On December 2, 2003, the Japanese JR-maglev became the fastest non-conventional train in the world by clocking an impressive speed of 361 mph. By pulling off this amazing feat, the three-car Japanese maglev edged out the French TGV (Train à Grande Vitesse)―the fastest conventional train with the highest speed of 357.2 mph―by a margin of 3.7 mph. The Shanghai maglev train―pitted to be the most successful maglev in the world―covers a distance of 19 miles in 7 minutes and 20 seconds, with a top speed of 268 mph and an average speed of 160 mph.
The seemingly impossible speeds that the maglevs boast of, hint at the fact that we have come a long way from the traditional steam engines to sleek, super-fast trains. But is it really a feasible option to go for a maglev network in a country like the United States?
The term maglev is derived from 'magnetic levitation'. Maglev trains work on the principle of electromagnetic propulsion, wherein the cars are suspended, guided, and propelled using powerful magnets. The Maglev Train System has three important components - the power source, the track referred to as the 'guideway', and the gigantic magnets that are attached to the cars/track.
The guideway is made up of magnetized coils, which repel the magnets that are attached beneath the cars and makes them levitate around 0.39 to 3.93 inches above the guideway. When the power is sent to these coils, it results in the formation of a unique magnetic field, which, in turn, moves the maglev.
These trains resort to two different types of magnetic levitation: (i) electrodynamic suspension (EDS), wherein the repulsive force of magnets comes into play, and (ii) electromagnetic suspension (EMS), wherein the attractive force of magnets is involved.
Advantages and Disadvantages
With that we come to the core issue, the pros and cons of the Maglev Train System that need to be taken into consideration in order to determine whether it is really feasible when it comes to the United States. Basically, the practice tracks are already in place in different parts of the world; the US in no exception. More importantly, the Maglev Train System has already tasted success in various countries, including Japan and China. On the basis of the performance of existing maglevs, which include the ones that are in service as well as the ones which are being tested, we were able to come up with the following advantages and disadvantages of the system.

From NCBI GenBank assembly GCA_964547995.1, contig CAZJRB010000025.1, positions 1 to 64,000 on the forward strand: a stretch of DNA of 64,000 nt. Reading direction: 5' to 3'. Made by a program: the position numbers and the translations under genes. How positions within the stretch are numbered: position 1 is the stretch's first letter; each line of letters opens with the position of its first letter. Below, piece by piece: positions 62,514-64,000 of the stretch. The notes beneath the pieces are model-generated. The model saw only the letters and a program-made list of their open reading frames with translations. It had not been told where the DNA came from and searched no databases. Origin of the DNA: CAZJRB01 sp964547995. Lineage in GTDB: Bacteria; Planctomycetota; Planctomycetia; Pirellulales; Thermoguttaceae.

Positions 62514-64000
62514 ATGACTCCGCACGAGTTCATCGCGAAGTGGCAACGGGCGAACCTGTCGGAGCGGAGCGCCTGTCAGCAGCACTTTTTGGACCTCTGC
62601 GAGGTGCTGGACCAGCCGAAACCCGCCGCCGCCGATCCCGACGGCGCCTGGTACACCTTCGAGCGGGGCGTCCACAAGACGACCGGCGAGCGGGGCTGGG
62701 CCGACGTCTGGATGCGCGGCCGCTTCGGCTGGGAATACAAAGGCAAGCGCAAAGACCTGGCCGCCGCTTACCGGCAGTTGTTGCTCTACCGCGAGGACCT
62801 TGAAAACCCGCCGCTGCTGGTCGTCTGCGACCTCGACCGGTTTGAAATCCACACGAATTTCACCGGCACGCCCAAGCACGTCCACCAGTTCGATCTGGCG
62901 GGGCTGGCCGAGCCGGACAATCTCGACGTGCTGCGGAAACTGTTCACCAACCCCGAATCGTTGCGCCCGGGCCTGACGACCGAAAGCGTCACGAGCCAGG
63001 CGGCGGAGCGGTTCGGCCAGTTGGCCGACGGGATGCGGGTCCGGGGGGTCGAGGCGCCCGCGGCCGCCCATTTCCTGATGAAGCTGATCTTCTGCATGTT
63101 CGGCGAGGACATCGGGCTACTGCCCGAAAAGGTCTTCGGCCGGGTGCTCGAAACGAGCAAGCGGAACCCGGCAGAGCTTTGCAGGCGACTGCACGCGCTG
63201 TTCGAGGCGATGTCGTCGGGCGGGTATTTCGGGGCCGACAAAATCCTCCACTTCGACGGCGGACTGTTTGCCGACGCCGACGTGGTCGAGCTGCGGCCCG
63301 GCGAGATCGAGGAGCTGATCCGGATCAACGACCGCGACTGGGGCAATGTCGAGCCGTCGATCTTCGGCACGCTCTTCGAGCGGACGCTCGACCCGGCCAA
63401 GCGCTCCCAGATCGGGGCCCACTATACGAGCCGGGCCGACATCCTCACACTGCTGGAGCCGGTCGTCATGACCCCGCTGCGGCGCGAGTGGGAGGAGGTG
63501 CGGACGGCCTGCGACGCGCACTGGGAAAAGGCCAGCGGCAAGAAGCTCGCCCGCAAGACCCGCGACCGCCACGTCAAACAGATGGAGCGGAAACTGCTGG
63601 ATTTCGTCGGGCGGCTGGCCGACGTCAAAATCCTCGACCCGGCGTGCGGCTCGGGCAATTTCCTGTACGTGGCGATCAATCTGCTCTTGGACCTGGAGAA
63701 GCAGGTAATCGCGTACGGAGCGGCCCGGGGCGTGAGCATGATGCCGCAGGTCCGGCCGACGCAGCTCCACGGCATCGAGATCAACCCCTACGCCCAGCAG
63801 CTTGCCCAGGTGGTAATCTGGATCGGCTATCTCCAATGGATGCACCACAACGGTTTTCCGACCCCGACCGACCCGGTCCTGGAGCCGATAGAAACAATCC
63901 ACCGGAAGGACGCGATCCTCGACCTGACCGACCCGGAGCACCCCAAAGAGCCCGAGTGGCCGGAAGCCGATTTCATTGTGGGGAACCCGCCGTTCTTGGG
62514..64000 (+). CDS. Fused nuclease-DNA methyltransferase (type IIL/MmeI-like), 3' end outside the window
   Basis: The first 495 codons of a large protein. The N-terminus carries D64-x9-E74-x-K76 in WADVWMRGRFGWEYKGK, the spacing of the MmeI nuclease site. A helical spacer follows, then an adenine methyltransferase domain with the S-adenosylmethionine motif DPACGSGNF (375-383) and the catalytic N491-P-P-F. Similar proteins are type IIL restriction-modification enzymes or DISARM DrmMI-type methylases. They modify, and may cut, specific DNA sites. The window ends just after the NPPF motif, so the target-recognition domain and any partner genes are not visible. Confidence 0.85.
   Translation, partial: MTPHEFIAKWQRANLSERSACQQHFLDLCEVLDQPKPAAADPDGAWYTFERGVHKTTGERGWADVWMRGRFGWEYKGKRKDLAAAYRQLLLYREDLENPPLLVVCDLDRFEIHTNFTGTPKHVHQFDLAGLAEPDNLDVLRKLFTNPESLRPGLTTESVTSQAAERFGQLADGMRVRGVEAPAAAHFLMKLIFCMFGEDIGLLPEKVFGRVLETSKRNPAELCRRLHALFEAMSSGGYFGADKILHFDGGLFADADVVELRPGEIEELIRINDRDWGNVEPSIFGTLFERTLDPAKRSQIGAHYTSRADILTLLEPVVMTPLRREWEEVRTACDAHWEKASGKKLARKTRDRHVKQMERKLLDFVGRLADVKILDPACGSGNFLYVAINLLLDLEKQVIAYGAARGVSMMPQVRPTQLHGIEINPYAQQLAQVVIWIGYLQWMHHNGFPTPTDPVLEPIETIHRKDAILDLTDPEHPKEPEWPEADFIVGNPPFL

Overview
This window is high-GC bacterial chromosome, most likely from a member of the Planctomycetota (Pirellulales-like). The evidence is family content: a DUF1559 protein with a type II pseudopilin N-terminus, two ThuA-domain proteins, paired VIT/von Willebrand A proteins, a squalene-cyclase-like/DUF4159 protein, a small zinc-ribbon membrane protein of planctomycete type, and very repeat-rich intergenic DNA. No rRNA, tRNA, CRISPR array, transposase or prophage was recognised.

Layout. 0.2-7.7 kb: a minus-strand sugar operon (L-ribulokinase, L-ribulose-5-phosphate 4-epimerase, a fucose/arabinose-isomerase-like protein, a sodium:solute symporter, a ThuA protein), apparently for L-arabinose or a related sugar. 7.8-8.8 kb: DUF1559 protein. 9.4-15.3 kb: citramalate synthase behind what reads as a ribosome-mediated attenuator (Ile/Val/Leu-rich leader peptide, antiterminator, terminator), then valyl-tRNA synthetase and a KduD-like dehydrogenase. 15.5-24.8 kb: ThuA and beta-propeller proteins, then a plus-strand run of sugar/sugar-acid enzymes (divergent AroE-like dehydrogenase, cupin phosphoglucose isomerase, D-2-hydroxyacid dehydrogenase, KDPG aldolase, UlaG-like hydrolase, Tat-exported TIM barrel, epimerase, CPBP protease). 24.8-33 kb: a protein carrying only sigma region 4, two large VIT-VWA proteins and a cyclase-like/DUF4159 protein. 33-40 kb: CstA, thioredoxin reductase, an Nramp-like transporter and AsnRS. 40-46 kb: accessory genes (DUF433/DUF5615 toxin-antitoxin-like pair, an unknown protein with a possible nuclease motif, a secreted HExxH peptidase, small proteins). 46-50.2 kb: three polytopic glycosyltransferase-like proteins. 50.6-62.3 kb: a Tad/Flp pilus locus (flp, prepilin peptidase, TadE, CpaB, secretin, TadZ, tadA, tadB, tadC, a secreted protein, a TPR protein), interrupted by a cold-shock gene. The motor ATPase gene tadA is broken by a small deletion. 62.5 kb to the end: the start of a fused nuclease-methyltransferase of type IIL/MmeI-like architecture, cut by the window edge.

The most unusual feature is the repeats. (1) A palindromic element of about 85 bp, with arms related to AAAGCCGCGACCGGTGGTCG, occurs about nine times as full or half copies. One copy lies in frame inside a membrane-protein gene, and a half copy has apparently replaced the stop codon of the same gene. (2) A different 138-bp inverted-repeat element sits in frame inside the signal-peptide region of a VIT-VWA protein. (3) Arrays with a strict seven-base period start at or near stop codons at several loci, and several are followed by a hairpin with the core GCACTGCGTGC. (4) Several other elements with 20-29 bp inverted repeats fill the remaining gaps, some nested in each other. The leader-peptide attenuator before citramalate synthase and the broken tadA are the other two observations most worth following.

Advantages of Maglevs
- The foremost advantage of maglev trains is the fact that it doesn't have moving parts as conventional trains do, and therefore, the wear and tear of parts is minimal, and that reduces the maintenance cost by a significant extent.
- More importantly, there is no physical contact between the train and track, so there is no rolling resistance. While electromagnetic drag and air friction do exist, that doesn't hinder their ability to clock a speed in excess of 200 mph.
- Absence of wheels also comes as a boon, as you don't have to deal with deafening noise that is likely to come with them.
- Maglevs also boast of being environment friendly, as they don't resort to internal combustion engines.
- These trains are weather proof, which means rain, snow, or severe cold don't really hamper their performance.
- Experts are of the opinion that these trains are a lot safe than their conventional counterparts as they are equipped with state-of-the-art safety systems, which can keep things in control even when the train is cruising at a high speed.
Disadvantages of Maglevs
While the advantages of Maglev Train System may seem quite promising in themselves, they are not enough to overshadow the biggest problem with the maglev trains: the high cost incurred on the initial setup. While the fast conventional trains that have been introduced of late, work fine on tracks which were meant for slow trains, maglev trains require an all new set up right from the scratch. As the present railway infrastructure is of no use for maglevs, it will either have to be replaced with the Maglev System or an entirely new set up will have to be created―both of which will cost a decent amount in terms of initial investment. Even though inexpensive as compared to EDS, it is still expensive compared to other modes.
If the advantages and disadvantages of these trains are pitted against each other, it can be a bit difficult to come to a concrete conclusion. While the high cost of initial set up is something that a developed nation like the United States won't have to worry about, the fact that the entire infrastructure has to be replaced with a new one will be something that will have the experts in a catch-22 situation. But obviously, we will have to do away with their disadvantages if we are to invest in maglev trains. If the commercial success of the Shanghai maglev train is to be taken into consideration, these trains can be surely considered the transport system of the future.